• Bill April 10, 2012 on 5:26 am

    It\’s useful to think through this question by asking what is \”the place of single-cell organisms post multicellularity.\”

    Some chose totally merge completely with the \’machine\’, like the enslaved, specialized cells that make up your body.

    Others live in or on multicellular creatures, scavenging, hitchhiking or being parasitical.

    Others have nothing to do with the multicellularity or its entities and remain rugged, individualistic, adaptable creaures. Untold trillions of single celled organisms go their entire existence without coming into contact with a multicellular organism. Many of which form loose associations or cooperate with eachother in some fashion to survive.

    I think the singularity and the multicellularity have an incredible amount in common. You have to really compare a microbes intelligence to your own to get the true scope of the difference between you and the intelligences that will emerge. Think about your power compared to theirs, their capability of understanding you, how they can still affect you or live off of you or be completely separate from what you are doing. AND how much time you bother thinking about them at all.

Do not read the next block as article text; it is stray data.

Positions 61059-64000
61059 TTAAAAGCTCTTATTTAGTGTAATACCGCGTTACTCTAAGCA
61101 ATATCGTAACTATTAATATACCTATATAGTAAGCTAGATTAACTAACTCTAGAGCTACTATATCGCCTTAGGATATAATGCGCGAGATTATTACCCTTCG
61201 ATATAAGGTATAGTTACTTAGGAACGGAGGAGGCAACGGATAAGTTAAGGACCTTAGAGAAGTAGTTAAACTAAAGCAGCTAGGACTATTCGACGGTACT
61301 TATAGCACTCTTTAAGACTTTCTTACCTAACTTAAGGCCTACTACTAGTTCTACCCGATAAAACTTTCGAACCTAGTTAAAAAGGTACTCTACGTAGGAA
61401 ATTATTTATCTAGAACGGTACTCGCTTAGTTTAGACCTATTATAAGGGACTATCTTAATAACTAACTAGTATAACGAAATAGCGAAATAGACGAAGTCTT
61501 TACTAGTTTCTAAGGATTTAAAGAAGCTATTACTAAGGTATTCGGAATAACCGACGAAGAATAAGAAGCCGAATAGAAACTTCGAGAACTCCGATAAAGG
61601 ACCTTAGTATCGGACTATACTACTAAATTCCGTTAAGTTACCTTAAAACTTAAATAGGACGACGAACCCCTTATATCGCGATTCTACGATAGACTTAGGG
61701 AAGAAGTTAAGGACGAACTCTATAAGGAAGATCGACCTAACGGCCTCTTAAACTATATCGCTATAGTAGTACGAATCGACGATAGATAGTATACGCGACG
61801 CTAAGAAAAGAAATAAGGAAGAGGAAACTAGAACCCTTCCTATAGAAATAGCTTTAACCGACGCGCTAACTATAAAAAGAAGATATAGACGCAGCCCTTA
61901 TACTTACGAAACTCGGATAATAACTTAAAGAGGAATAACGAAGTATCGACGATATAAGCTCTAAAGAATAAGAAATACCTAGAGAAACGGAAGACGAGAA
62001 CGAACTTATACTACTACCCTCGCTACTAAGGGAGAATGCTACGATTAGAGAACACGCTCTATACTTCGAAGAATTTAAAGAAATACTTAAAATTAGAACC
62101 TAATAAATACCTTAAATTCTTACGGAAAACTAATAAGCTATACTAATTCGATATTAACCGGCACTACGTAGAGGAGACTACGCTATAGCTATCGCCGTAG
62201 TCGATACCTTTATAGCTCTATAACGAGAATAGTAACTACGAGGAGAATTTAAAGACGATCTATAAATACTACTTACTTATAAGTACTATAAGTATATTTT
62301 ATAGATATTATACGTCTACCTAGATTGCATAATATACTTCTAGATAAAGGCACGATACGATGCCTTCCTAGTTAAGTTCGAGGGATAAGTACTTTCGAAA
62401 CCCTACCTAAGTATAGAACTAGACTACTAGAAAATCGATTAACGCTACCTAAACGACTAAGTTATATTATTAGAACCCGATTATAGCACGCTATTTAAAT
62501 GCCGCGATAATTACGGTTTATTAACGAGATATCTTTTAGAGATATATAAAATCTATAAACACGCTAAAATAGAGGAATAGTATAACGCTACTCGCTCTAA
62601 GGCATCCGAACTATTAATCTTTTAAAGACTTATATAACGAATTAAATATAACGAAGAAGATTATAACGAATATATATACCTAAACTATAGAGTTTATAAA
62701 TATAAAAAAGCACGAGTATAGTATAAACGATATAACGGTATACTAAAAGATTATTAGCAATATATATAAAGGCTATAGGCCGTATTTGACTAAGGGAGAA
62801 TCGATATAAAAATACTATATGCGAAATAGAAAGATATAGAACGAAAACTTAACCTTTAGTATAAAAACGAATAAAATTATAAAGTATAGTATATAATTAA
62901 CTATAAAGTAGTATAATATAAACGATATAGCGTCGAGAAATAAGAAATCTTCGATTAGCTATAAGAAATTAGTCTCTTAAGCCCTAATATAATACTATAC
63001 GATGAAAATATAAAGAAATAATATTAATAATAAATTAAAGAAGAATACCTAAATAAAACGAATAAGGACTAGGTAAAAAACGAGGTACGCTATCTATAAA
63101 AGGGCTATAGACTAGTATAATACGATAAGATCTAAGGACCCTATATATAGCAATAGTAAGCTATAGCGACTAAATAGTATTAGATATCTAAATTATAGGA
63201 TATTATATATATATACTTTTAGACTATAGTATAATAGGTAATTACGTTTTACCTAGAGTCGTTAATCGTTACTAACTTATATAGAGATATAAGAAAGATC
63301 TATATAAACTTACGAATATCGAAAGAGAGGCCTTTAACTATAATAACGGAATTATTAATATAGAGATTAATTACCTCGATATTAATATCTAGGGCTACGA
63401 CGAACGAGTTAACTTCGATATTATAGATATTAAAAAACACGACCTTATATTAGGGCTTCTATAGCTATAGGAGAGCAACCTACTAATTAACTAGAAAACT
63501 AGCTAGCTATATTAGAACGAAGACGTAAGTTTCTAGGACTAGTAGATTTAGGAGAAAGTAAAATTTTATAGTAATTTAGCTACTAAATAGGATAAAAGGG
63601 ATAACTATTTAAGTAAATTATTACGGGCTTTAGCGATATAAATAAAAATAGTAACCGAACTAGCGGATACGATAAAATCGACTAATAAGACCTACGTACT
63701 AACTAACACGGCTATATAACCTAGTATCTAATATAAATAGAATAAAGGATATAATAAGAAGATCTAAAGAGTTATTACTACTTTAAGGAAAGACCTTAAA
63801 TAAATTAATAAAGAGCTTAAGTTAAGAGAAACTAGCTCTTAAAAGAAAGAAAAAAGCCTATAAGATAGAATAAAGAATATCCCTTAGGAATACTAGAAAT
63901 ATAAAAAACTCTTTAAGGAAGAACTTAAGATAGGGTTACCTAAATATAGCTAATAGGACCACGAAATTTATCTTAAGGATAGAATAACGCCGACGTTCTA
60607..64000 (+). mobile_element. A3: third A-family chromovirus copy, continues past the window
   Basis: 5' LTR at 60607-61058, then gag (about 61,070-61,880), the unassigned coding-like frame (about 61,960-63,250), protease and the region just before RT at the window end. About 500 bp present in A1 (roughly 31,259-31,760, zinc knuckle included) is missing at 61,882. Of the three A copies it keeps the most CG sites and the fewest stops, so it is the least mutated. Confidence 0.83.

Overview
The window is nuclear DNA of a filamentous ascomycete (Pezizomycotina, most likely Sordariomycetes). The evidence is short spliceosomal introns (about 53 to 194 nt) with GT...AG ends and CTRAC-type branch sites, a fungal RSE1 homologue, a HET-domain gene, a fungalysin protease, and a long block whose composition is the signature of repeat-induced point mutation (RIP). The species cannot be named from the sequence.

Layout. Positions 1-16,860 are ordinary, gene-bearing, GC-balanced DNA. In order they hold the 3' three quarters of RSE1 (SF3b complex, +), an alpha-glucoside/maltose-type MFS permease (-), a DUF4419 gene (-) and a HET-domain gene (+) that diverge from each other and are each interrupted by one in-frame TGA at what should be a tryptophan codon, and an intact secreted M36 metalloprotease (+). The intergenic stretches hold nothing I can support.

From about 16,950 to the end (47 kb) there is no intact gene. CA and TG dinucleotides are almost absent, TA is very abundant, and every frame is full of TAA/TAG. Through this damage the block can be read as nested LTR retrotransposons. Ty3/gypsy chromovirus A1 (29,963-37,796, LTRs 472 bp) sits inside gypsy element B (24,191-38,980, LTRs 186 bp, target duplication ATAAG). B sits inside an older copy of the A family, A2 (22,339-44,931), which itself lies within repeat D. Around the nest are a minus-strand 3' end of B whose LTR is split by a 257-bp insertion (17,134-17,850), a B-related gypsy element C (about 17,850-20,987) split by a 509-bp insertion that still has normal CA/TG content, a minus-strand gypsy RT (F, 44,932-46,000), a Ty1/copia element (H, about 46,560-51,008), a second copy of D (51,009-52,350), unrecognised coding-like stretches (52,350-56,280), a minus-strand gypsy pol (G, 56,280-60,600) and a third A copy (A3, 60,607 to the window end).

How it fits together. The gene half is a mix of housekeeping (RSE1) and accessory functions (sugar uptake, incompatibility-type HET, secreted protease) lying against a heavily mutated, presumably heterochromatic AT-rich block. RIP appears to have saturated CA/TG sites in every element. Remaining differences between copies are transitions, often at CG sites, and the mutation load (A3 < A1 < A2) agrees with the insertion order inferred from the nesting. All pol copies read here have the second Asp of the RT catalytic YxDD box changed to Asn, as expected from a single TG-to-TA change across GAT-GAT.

Post Singularity analogies:

    Humans = Bacteria
    Nations = Bacteria Colonies
    Cyborgs = Eukaryotes
    AGI = Multicellular life of increasing degrees of capability and complexity
    Our Galaxy = The World

    Then you have to decide if you want to merge with them or not and to what degree. Some of it will be our choice, some of it will simply be swept into against our will or even without our knowledge that anything has happened.

    • MarcusAurelius Bill October 12, 2012 on 12:15 am

      I really like this analogy and its very apt at describing what may happen. There is no reason to think AI will assign a value to humankind or the earth at all. Not in the same way we assign value to the environment because we choose to associate with it in a very sentimental way. And it is relevant to us because without the ecosystem we cease to exist. However the Earth will continue to exist with or without an ecosystem, in much the same way Mars or Jupiter exist.

      What we need to understand is that distinction. How we as humans like to anthropomorphize everything from rodents and bunnies to robots. We really have no idea what kind of intellect or even the response they will give us. Wouldn’t it be funny if the moment we create intelligent machines, all they want to do is leave this rock and go venturing beyond our solar system? It would make us feel so small to believe Earth was so important in the first place, or that our existence would be threatened. Machines will be logical and not in a human way, perhaps more mathematically logical than scientifically logical. They may opt to see the whole universe as a closed system than just the Earth and hence want to pursue interests that encompass all of its entirety.